By Jordan Barry
The Bubonic Plague or in the 14th century was known as the 'Black Death' was one of the deadliest diseases of its time. Killing around 50 million people Bubonic Plague was a disease not to make a joke about. People in the 14th century did not have the knowledge nor the research to learn or prevent the disease from stopping or even slowing.
Symtoms of the Bubonic Plague include fever and swollen Lymph nodes which are called Buboes. A Bubo is usually around the size of a tenis ball and tender and lukewarm to the touch. Buboes are usually found in the areas of the groin, armpits or neck. Gangrene is also a sign of Black Death it is were your fingers start to die from blood clots. Your fingers tun black and you will usually have to amputate them.
Transmission of the Bubonic Plague is from a flea or ratbut maybe from animal tissue, or infectious droplets but rarely from human to human contact. The carriers (rat & flea) carry the bacterium, this bacteria is called Yersinia Pestis once the bacterium enters the body of a plague victim the virus spreads through the Lymphatic system to Lymph nodes. The nodes swell up and become very painful and tender, these are the Buboes.
Outbreaks in the 14th century and after were very deadly. For the people did not have the knowledge or resources to learn or prevent the disease. Outbreaks started as early as 531 and lasted to 1893, that's over a thousand years of Bubonic Plague. Most of the outbreaks happened in rural areas like most parts of Africa, Asia, some parts of South America. But back in the 14th century and before most people didn't know about diseases so it really didn't matter if the area was rural or not. The deadliest outbreak was in London in 1665, where 7,165 died in the time radius of a month.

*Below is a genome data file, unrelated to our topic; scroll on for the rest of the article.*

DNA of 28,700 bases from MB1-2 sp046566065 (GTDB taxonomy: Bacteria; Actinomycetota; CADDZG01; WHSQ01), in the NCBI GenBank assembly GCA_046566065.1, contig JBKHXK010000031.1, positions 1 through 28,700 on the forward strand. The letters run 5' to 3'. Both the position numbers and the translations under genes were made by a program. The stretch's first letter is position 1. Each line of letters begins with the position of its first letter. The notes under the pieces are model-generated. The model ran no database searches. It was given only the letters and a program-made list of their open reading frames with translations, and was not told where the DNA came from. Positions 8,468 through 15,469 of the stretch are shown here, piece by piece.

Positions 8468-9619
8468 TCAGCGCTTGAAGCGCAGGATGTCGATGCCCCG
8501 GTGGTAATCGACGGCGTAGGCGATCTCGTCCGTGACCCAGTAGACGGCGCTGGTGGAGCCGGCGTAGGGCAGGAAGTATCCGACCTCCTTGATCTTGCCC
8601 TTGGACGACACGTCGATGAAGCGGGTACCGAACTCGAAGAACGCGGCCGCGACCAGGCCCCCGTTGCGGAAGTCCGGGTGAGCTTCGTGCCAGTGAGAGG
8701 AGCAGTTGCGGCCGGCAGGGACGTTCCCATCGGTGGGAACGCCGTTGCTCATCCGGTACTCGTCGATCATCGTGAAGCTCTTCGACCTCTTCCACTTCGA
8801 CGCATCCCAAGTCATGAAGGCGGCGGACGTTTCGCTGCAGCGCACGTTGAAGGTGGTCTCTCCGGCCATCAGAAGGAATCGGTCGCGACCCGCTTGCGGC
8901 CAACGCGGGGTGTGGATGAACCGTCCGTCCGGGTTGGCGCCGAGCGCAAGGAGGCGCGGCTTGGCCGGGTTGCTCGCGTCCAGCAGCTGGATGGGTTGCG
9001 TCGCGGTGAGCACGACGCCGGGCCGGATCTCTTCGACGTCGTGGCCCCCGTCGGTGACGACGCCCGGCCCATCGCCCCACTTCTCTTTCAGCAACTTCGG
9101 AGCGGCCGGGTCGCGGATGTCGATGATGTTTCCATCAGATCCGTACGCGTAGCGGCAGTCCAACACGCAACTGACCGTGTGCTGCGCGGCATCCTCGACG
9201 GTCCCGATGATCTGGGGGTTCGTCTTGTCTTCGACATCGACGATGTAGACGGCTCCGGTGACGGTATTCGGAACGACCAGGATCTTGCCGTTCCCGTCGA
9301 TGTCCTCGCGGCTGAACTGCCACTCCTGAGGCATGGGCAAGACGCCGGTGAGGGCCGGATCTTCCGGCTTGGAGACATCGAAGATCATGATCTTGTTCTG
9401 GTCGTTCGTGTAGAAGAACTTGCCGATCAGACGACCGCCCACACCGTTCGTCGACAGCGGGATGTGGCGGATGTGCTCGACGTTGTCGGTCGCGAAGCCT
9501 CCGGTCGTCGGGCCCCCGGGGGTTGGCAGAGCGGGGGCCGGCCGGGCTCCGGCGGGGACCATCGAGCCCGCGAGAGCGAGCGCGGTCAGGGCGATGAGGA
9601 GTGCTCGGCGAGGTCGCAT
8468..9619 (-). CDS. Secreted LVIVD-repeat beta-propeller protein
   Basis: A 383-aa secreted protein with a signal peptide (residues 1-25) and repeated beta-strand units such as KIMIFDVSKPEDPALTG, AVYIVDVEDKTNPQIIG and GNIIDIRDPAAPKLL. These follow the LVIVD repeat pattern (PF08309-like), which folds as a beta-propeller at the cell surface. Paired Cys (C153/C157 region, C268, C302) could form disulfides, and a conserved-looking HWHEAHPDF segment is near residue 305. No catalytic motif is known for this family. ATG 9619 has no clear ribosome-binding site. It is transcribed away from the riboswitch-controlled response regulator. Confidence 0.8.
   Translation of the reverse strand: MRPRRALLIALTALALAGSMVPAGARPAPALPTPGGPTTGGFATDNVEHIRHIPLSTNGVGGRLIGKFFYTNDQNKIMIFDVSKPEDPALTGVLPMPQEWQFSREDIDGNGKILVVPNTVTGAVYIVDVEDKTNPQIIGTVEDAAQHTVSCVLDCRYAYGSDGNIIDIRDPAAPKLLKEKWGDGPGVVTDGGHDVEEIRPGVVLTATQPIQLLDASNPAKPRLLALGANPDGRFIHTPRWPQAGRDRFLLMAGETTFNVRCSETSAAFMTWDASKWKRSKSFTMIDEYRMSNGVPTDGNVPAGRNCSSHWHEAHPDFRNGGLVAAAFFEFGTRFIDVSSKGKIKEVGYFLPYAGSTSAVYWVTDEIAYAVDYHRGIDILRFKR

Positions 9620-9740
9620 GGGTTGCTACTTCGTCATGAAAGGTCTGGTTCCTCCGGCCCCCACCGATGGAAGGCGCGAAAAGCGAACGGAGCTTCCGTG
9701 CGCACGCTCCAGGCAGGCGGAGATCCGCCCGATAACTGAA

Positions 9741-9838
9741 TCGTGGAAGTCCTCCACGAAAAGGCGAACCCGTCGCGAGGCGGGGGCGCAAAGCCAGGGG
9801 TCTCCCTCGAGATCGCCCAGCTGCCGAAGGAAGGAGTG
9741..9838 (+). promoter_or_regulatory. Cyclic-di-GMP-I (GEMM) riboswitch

Medieval Treatment consisted of Bloodletting and cupping. Bloodletting is where you drain the 'infected' blood of a Plague victim so that the victim does not have the virus no more. Cupping is where you placed heated cups on the skin that are supposed to release 'infectious toxins'. Another form of treatment is to practice a religion by praying.
Jews in the 14th century were blamed for the Plague and were often tortured. The Jews were dunked in wells as an ancient form of water boarding. The Jews were also thrown into pits then lit on fire and burned alive. Flagellants were brothers of the cross that took the blame for the Plague. The Flagellants often whipped themselves in town square to take the blame from gods wrath- (people often thought bad things happen because god was angry).
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